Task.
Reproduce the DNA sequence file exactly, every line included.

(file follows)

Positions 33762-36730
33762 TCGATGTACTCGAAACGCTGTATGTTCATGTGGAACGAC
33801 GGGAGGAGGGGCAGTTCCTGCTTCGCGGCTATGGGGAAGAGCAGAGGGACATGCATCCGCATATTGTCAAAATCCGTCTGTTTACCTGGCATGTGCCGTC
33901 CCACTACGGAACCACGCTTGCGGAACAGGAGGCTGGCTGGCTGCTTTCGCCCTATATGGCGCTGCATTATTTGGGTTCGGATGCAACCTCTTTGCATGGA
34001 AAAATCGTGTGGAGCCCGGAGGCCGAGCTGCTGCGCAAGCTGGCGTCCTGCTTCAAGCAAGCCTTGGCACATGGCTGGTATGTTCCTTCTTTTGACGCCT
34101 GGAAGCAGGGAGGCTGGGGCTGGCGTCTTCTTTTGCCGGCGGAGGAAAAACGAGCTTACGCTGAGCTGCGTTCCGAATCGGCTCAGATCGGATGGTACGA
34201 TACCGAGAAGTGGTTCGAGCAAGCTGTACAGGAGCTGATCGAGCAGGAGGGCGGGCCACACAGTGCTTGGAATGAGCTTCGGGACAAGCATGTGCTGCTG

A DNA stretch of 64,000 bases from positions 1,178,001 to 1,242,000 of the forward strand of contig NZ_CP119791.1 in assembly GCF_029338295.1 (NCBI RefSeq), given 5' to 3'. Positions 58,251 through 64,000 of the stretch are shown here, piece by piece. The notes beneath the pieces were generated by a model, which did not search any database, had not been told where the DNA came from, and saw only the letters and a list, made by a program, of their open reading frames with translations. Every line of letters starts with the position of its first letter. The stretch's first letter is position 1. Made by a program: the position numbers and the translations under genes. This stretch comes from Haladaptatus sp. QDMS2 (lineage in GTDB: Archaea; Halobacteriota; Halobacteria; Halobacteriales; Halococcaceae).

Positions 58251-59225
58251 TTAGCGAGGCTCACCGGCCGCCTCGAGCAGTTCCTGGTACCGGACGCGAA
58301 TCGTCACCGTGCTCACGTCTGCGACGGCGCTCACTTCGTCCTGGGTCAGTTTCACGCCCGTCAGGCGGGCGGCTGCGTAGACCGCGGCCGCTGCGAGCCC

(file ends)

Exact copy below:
Positions 33762-36730
33762 TCGATGTACTCGAAACGCTGTATGTTCATGTGGAACGAC
33801 GGGAGGAGGGGCAGTTCCTGCTTCGCGGCTATGGGGAAGAGCAGAGGGACATGCATCCGCATATTGTCAAAATCCGTCTGTTTACCTGGCATGTGCCGTC
33901 CCACTACGGAACCACGCTTGCGGAACAGGAGGCTGGCTGGCTGCTTTCGCCCTATATGGCGCTGCATTATTTGGGTTCGGATGCAACCTCTTTGCATGGA
34001 AAAATCGTGTGGAGCCCGGAGGCCGAGCTGCTGCGCAAGCTGGCGTCCTGCTTCAAGCAAGCCTTGGCACATGGCTGGTATGTTCCTTCTTTTGACGCCT
34101 GGAAGCAGGGAGGCTGGGGCTGGCGTCTTCTTTTGCCGGCGGAGGAAAAACGAGCTTACGCTGAGCTGCGTTCCGAATCGGCTCAGATCGGATGGTACGA
34201 TACCGAGAAGTGGTTCGAGCAAGCTGTACAGGAGCTGATCGAGCAGGAGGGCGGGCCACACAGTGCTTGGAATGAGCTTCGGGACAAGCATGTGCTGCTG

A DNA stretch of 64,000 bases from positions 1,178,001 to 1,242,000 of the forward strand of contig NZ_CP119791.1 in assembly GCF_029338295.1 (NCBI RefSeq), given 5' to 3'. Positions 58,251 through 64,000 of the stretch are shown here, piece by piece. The notes beneath the pieces were generated by a model, which did not search any database, had not been told where the DNA came from, and saw only the letters and a list, made by a program, of their open reading frames with translations. Every line of letters starts with the position of its first letter. The stretch's first letter is position 1. Made by a program: the position numbers and the translations under genes. This stretch comes from Haladaptatus sp. QDMS2 (lineage in GTDB: Archaea; Halobacteriota; Halobacteria; Halobacteriales; Halococcaceae).

Positions 58251-59225
58251 TTAGCGAGGCTCACCGGCCGCCTCGAGCAGTTCCTGGTACCGGACGCGAA
58301 TCGTCACCGTGCTCACGTCTGCGACGGCGCTCACTTCGTCCTGGGTCAGTTTCACGCCCGTCAGGCGGGCGGCTGCGTAGACCGCGGCCGCTGCGAGCCC